Monday, October 12, 2015

Youngsters have 'Star Wars'-themed fun at Norwalk Public Library (feature)

NORWALK, Ohio — The Force was strong at the Norwalk Public Library.

The children peppered Chewbacca with questions or said the Wookiee’s name in delight. Some got acquainted with a slimy green substance called Jawa Snot. Other youngsters dressed as “Star Wars” characters.

The Force is strong with these Ohio youngsters who are dressed up as "Star
When asked to name their favorite character from the science fiction saga, their responses varied: Obi-Wan Kenobi, C-3PO, R2-D2, Luke Skywalker, various Jedi Knights and Yoda. One boy’s favorite character was the Rancor, the lumbering, slobbering creature who attempts to eat Skywalker under Jabba the Hutt’s palace in “Return of the Jedi.” 

“My favorite ’Star Wars’ character is Padme,” said 9-year-old Maci Lopresti, referring to Skywalker’s mother.

The Norwalk girl was at the library with her father, Jim.
Heidi Sutter, director of the Norwalk Public Library, and assistant director
Stacey Church are all smiles with a marker-based drawing of Darth Vader.

On the dry-erase board of the downstairs meeting room of the Norwalk Public Library was a drawing of Darth Vader. Library director Heidi Sutter said the message on the board captures the spirit of Saturday’s “Star Wars” Reads event: Don’t underestimate the power of the library.

CCC blogger and lifelong "Star Wars" fan Cary Ashby
poses with a Jawa, one of the exhibits for
Padawan's Playground. Note his "Empire Strikes Back" T-shirt.
The children did activities at six stations throughout the library. The stations, manned by volunteers, are part of Padawan’s Playground, an interactive children’s museum with educational exhibits. Shawn Butler, president and founder, said while the planned “Star Wars” story time didn’t happen Saturday, at at one station, children learned about how robots apply to real life through technology, industry and even one’s home.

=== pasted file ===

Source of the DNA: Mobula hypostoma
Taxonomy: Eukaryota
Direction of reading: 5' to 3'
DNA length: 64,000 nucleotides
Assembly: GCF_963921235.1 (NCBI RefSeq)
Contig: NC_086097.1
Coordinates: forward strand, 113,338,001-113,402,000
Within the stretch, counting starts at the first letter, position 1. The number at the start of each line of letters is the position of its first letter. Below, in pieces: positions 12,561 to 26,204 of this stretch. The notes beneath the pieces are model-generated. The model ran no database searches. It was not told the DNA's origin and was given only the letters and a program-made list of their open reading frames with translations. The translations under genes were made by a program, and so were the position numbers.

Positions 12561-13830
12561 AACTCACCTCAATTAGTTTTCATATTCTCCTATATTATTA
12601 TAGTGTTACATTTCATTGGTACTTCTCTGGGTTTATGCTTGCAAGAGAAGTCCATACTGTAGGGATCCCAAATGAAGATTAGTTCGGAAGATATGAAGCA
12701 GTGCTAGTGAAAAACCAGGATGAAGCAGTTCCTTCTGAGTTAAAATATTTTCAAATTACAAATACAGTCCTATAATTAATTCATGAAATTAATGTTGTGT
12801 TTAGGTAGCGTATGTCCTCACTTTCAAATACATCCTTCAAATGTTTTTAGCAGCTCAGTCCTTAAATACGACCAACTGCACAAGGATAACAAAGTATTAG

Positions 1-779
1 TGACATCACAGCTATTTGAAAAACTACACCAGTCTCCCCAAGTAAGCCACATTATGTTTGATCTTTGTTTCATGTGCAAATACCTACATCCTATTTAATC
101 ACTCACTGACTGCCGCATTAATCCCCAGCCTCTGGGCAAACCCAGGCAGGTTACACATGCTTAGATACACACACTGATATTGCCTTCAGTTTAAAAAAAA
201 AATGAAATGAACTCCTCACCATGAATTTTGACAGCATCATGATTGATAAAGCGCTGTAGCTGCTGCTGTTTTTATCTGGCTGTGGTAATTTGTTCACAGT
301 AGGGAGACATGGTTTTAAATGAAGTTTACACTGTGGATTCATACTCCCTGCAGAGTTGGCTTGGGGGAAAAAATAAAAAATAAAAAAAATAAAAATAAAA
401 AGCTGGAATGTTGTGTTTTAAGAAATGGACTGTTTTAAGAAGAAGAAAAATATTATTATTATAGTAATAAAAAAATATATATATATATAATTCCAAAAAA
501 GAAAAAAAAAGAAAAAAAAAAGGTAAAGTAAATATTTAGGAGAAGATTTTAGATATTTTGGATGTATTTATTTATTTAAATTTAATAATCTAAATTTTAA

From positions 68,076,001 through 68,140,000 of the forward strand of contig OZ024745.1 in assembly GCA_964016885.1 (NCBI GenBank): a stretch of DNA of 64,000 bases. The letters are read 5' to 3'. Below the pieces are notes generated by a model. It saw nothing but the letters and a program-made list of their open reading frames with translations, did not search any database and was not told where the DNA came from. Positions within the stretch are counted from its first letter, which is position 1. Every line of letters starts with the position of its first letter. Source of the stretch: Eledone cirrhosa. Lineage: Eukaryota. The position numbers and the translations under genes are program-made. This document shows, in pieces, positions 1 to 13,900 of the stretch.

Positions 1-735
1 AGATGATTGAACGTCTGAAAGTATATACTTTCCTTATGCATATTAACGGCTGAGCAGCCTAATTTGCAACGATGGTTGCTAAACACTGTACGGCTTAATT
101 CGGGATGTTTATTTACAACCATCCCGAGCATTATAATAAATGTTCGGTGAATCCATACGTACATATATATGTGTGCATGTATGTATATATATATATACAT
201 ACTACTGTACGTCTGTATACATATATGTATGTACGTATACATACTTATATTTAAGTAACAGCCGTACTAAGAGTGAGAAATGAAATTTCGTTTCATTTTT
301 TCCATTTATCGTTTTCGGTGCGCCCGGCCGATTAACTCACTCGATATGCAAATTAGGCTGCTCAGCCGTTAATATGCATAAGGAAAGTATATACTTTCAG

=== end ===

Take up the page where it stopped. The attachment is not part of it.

“For the first time this year, the first in-house robot is being used,” he said. “Robots are being implemented into our everyday lives.”

Butler hopes the in-house robot named Jibo might one day join Padawan’s Playground. Jibo is capable of holding conversations and telling stories.

“He’s really, really cute,” Butler said. “We hope to pick him up this year as one of the exhibits.”

Based on the “Star Wars” universe, Padawan’s Playground is a non-profit corporation that does three to four outreach programs each month. It was founded in August 2013 and became non-profit the following August.

Bill Fougerousse has been working on
this homemade R2-D2 for the last year.
Padawan’s Playground will be part of an anti-bullying campaign this week and on Oct. 24, will be at the Sandusky Mall for a Halloween event.

“We just did Oktoberfest,” said Butler, who has been hooked on “Star Wars” since he was about 8 years old.

His father brought home a bootleg copy of the 1977 film to show his family on a reel-to-reel projector. Butler said it didn’t matter that it was in black and white and there was no sound, he was fascinated. 

“You’ve got to see this movie. Everybody is talking about it,” he remembers his father telling the family.

In addition to Saturday’s appearance by a fan dressed as Chewbacca, Bill Fougerousse used a remote control to guide a partially built R2-D2 around the children’s area of the library. The robot chirped and beeped noises identical to what Artoo “says” in the “Star Wars” saga. Fougerousse and Butler are members of the Midwest R2 Builders Club, a non-profit organization that supports Padawan’s Playground.

“It just brings joy to my heart,” Butler said about the “Star Wars”-themed event. “I love to see (the children’s) faces light up. It’s like Christmas to me.”

EDITOR'S NOTE: This feature was published in the NORWALK REFLECTOR newspaper.

Of course I had to take a selfie with Chewbacca!
I was doing my volunteering thing with the kids when I felt someone
pat my head. I turned around — and it was Chewie.

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